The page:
Jim Mathis

Monday, December 28, 2009

Stage Presence

I was part of a five-piece bluegrass group that played at our church on Christmas Eve. After the first service I asked my wife how we sounded. She said we sounded fine, but I forgot to smile or make eye contact. I related this to the other guys before the next service and with the first chord, we all had big smiles, looking out, looking people in the eye. The response was tremendous.

As musicians we tend to forget that performing is about 85% visual. What you look like is literally six times more important that what you sound like.

I was reading through the requirements for the Montreau, Switzerland Jazz Festival and the first thing mentioned was “Strong stage presence.” If you are auditioning for Montreau, you need a video, not audio recording. They need to know what you look like and how you relate to the audience. I don’t know about you, but I need somebody to remind me of that every time I walk out on stage.

I was relating this to my mother, who has about 75 years of performing experience of one type or another, and she admitted that it is harder that it sounds. Relating to the audiences and holding their attention is primarily a visual activity. All the nationally known acts know this, many local musicians don’t, and there is the primary difference, not how well they play or sing.

Wednesday, December 16, 2009

Bob Kaat-Wohlert

I first met Bob about seven years ago. I knew right away that he was one of the best guitar players I had ever met. I soon realized that he was THE best guitar player I had ever met, and since I have been around music and musicians all my life, this is no casual observation. Bob can play any style and genre of music with ease and is knowledgeable about all sorts of music theory and trivia. He doesn’t “showboat,” but plays whatever the music requires.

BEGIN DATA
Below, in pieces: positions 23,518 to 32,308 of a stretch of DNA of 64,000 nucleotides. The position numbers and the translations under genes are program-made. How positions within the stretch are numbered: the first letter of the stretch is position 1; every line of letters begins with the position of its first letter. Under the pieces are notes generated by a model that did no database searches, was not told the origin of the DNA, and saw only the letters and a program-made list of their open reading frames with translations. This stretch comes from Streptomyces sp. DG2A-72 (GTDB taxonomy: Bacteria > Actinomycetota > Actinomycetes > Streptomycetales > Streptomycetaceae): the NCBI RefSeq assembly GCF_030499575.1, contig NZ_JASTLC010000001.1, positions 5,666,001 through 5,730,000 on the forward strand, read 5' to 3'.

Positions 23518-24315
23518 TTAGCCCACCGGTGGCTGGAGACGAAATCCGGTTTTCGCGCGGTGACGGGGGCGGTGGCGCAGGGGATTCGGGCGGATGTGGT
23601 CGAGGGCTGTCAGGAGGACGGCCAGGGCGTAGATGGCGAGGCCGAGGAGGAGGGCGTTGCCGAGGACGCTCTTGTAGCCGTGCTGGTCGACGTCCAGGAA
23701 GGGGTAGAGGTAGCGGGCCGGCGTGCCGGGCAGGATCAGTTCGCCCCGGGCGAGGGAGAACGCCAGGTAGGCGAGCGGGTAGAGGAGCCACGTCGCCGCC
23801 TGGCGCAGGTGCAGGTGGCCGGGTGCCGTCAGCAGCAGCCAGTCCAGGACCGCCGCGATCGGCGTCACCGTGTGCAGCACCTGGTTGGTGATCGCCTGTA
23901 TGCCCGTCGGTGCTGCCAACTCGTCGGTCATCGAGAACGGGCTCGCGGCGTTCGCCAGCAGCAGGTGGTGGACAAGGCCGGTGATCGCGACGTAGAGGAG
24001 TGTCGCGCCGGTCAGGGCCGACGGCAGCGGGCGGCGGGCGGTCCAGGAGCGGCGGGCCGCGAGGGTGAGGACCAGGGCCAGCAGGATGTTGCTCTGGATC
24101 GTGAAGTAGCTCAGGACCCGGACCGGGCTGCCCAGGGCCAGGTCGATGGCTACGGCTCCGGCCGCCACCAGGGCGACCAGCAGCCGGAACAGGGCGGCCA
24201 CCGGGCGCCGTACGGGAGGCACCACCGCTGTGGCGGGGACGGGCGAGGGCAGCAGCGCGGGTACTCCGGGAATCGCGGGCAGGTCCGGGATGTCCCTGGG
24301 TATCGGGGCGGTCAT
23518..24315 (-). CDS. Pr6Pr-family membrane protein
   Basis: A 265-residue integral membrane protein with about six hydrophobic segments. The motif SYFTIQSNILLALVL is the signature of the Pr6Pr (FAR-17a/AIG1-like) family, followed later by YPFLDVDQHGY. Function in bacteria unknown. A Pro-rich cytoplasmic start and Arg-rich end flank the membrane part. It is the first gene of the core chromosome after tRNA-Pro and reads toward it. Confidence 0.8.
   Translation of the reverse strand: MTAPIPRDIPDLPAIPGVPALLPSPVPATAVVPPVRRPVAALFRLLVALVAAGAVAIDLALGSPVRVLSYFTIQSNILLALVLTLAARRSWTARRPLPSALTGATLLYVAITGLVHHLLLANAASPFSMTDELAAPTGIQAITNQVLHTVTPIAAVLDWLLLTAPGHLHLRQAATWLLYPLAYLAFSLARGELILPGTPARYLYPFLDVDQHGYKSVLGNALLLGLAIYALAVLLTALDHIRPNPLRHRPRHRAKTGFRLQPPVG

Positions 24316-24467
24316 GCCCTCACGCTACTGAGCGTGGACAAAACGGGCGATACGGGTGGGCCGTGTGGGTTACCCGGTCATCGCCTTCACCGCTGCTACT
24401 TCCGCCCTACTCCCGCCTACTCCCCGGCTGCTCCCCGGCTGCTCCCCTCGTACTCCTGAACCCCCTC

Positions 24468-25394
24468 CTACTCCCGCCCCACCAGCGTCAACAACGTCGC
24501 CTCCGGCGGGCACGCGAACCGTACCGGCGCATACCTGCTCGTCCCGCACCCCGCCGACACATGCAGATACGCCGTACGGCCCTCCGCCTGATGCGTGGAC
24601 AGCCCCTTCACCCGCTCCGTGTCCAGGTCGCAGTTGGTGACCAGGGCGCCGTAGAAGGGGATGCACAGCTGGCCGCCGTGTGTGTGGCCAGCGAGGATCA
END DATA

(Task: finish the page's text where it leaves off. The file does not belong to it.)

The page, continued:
Bob and I began to talk about putting together a band and started meeting in the fall of 2004 to form what would become Sky Blue. Our intent was to form a Christian blues band, but our eclectic tastes and experiences soon caused us to outgrow that moniker. Sky Blue played our first date in March 2005 with Bob on guitar, me on steel guitar, Bob’s wife, Theresa playing bass, and Doug Gunn on drums. Doug was later replaced by Wes Burrows.

I learned a long time ago that a good way to judge a man is to look at his wife. The type of woman that would marry a man tells more about that man that most of us men know. Those of you who know the terrific Theresa can tell, by that theory, that Bob is a great guy.

Bob, Theresa, Wes, and I are coming up on five years and our 100th paying date together as Sky Blue, as well as having played numerous jam sessions and casuals together. Bob and I see eye to eye about 95% of the time, but we both realize that the music is bigger than both of us, and that tie keeps us all together and loving every minute of it.

One of the big puzzles in my life is why there aren’t lines of people around the block wanting to see the guitar master at work whenever we play. If you are guitar player, there is no better way you can spend your time, other than practicing, than to come and sit in front of Bob whenever Sky Blue plays.

Learning from other musicians and exposing yourself to all kinds of music is one of the best things you can do for your musical career. Playing with Bob has certainly improved my playing and encouraged me to work harder at my craft.

One of my greatest pleasures is playing in a band with these wonderful people.